Kane County's odds of seeing a medical marijuana cultivation center or dispensaries within its borders are increasingly slim, according to a second draft of proposed state rules for the businesses. That's good news for county board members whose distaste for the new industry soured further Wednesday with news the county won't see any direct tax dollars from the establishments even if they come to the county.
Kane County's development department began formulating zoning regulations for medical marijuana businesses in December when the first inquiries began to come in about how welcoming the county might be to a cultivation center or dispensary. The new draft rules indicate Kane, DeKalb, DuPage, Lake and McHenry counties are eligible for just one cultivation center among them. And only two dispensaries could operate in all of Kane County.
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Despite those low odds, Development Director Mark VanKerkhoff told county board members interest in bringing such businesses to Kane County "has started to heat up a bit."
Because of that, he proposed defining both cultivation centers and dispensaries as interim special uses in the county's zoning code. Such a designation would require an application by any would-be business to the county, full notification of surrounding property owners, a public hearing and a vote by the full county board. Even if approved, the permit would sunset after four years. The county board would then have to vote on the business all over again if it wished to remain operating.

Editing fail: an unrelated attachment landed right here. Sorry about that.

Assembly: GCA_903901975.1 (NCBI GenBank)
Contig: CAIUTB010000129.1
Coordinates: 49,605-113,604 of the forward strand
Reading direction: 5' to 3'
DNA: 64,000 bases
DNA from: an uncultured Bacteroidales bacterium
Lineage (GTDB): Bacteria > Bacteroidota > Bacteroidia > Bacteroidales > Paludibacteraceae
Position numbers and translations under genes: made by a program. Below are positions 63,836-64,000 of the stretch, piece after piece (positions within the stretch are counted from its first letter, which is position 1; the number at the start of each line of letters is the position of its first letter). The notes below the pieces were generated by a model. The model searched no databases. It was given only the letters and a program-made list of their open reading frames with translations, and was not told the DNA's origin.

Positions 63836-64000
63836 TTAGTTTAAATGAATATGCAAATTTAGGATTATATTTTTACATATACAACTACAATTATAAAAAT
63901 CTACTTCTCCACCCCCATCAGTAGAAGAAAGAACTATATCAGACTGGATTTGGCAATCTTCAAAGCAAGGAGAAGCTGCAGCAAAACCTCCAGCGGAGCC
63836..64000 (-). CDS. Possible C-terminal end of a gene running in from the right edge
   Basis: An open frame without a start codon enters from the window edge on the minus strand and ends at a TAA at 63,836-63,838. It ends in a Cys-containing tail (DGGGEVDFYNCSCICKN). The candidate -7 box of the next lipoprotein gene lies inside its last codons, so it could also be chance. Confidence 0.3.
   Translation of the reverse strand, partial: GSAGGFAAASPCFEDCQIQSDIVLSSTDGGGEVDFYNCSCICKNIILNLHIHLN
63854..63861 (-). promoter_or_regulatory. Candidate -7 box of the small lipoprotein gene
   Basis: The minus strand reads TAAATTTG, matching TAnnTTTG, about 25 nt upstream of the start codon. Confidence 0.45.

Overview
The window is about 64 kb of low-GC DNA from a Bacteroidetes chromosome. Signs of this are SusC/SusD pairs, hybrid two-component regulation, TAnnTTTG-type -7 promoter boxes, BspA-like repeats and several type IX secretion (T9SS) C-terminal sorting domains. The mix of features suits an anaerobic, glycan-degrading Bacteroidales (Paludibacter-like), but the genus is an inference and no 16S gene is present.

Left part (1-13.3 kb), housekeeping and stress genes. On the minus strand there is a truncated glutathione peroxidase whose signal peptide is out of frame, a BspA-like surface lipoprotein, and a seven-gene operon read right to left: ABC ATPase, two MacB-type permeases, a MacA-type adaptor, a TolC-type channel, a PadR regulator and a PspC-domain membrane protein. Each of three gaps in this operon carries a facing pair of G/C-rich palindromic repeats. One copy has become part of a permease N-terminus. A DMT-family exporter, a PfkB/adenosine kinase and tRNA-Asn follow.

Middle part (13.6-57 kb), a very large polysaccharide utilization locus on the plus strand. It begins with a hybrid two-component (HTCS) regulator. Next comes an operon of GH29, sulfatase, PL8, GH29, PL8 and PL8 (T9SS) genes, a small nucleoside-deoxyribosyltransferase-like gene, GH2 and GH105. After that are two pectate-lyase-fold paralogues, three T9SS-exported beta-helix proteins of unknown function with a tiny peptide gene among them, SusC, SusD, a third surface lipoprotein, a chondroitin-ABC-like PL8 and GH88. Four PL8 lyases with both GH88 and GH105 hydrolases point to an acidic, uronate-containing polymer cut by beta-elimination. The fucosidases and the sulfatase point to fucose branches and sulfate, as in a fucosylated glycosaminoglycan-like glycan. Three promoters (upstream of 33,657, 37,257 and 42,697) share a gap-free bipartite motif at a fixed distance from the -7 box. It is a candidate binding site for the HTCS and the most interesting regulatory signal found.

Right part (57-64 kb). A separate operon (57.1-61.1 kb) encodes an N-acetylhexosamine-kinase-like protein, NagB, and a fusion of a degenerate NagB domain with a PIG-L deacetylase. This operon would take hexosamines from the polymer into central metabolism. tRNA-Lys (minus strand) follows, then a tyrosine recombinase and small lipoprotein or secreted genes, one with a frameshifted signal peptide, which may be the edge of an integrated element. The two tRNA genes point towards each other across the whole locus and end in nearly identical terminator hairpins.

The questioning of any such business would likely be intense. Board members indicated Wednesday they would frown upon any such business, especially any outdoor cultivation center. Part of the animosity stems from an expected increase in regulatory and law enforcement costs the county will bear if it hosts such businesses. Board member T.R. Smith said he is particularly troubled by the idea of the county gaining little in return for being a host site.
"From what I understand, there can be no county revenue derived from either a dispensary center or cultivation center?" Smith asked VanKerkhoff.
"That's my understanding," VanKerkhoff replied. "My understanding is no one has found any revenue potential, not direct revenue."
In other words, county officials don't expect to receive any direct sales taxes from such businesses as they are medical uses. VanKerkhoff said any taxing body that figures out a way to cash in on medical marijuana businesses would be a template for all others to follow.
The county board's Development Committee approved VanKerkhoff's suggested zoning designations for medical marijuana businesses in unincorporated areas Wednesday. The full county board must still take a vote.